posted on:September 10, 2008

Using form labels as text field values


When designing you sometimes have limited space to put and display all of the form elements. Recently that happened to me and when I was trying to squeeze in a simple newsletter form to a 120px wide area (plus a limited height). I realized that some of the elements will have to go. The obvious solution was to get rid of the labels and put only the form text fields. How will the users know what are the text fields for? I will use value attributes and write the explanation in there, something like "Input your email here". Problem solved? Not quite. Why? Because I am a web standards freak 🙂

Take a look at the demo
| Download zip file

label to text field

The problem

Let’s rethink what I just did. I placed a sentence "Input your email here" as a text field value by adding it to the VALUE attribute. Why is that wrong? The VALUE attribute of the INPUT tag should be used as a default value of the text field, not as a text field’s description. The sentence I used is clearly a description and it should be used as a label (of course using LABEL tag). The correct way to use VALUE attribute for text fields is to input something meaningful, something that user might actually write himself (or herself). i.e. if you are logged in as member here on Css Globe and you wish to comment, you will notice that your email is set as a default value of an email text field in the comment form.
How will I find semantically correct way to place the labels (descriptions) into text field? JavaScript of course. It will help me to move stuff around without jeopardizing accessibility. Remember, the aim here is to have meaningful and accessible html code plus to have a usable form that fits the provided design.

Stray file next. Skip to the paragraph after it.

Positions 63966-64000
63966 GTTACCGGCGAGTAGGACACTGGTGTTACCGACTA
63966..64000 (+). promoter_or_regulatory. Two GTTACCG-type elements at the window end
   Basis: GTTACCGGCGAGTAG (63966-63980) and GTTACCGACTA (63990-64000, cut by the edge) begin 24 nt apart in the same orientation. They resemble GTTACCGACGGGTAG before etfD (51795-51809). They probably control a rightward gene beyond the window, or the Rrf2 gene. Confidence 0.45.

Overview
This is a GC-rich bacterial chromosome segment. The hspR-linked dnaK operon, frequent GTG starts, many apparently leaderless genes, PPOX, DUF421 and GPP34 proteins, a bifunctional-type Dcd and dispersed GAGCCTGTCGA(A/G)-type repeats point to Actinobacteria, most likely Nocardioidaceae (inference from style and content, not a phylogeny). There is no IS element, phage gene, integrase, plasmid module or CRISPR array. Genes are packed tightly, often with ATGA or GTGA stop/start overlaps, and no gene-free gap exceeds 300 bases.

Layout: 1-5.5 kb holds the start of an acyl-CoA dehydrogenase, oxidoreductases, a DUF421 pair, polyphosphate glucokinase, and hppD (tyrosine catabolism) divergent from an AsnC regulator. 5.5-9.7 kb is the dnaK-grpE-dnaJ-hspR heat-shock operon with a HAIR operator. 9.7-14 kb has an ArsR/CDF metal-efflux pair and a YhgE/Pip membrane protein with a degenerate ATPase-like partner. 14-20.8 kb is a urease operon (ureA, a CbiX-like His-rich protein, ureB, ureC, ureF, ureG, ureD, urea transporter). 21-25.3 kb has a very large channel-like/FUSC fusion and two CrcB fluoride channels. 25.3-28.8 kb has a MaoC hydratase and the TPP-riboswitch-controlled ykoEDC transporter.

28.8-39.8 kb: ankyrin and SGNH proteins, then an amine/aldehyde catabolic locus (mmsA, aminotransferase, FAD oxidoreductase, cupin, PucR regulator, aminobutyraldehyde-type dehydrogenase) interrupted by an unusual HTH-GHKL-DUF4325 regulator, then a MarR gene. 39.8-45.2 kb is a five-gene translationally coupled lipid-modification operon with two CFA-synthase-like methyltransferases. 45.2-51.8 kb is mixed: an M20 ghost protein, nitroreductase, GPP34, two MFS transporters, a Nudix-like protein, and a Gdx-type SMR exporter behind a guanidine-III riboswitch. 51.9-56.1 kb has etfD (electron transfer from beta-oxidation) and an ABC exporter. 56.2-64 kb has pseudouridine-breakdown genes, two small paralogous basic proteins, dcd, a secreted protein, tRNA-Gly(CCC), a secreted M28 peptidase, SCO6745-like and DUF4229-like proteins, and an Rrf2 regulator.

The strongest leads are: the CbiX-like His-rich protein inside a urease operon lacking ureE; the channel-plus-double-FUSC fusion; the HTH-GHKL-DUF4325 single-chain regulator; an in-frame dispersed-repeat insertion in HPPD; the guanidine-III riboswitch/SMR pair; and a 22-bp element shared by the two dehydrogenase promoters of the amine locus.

Let’s begin with markup. It should look something like this:

<form id="contactForm" action="/" method="post">

<fieldset><legend>Contact Form</legend>
<p>
<label for="contact_name">Input your name here</label>
<input type="text" name="contact_name" id="contact_name" value="" size="30" />
</p>
<p>
<label for="contact_email">And email address please</label>
<input type="text" name="contact_email" id="contact_email" value="" size="30" />
</p>
<p>
<label for="contact_message">Send us a couple of words</label>
<textarea id="contact_message" name="contact_message"></textarea>
</p>
<p class="submit">
<button type="submit" title="Send your message">Send!</button>
</p>
</fieldset>

</form>

LABEL tags must have FOR attributes defined otherwise they don’t make much sense plus this script won’t work 🙂

The final design looks like this:

form design

Time to move it to the script. When dealing with this issue I came up with the script that automatically searches for LABEL tags, finds related INPUT (includes only text fields) based on a definition of FOR attributes and inputs the LABEL tag’s content into the text field using VALUE attribute. How’s that different from the straightforward non-semantic solution from the beginning of this article, you’ll say… Well, take a look at the form markup again. This form is accessible and semantically correct to begin with. JS disabled browsers will still have meaningful interpretation of this form.

Lets see the script already

This is and unobtrusive JavaScript code powered by fabulous jQuery. You don’t have to understand jQuery to use this form (but still this script requires it), I will try to explain each line. Here’s the entire thing:

this.label2value = function(){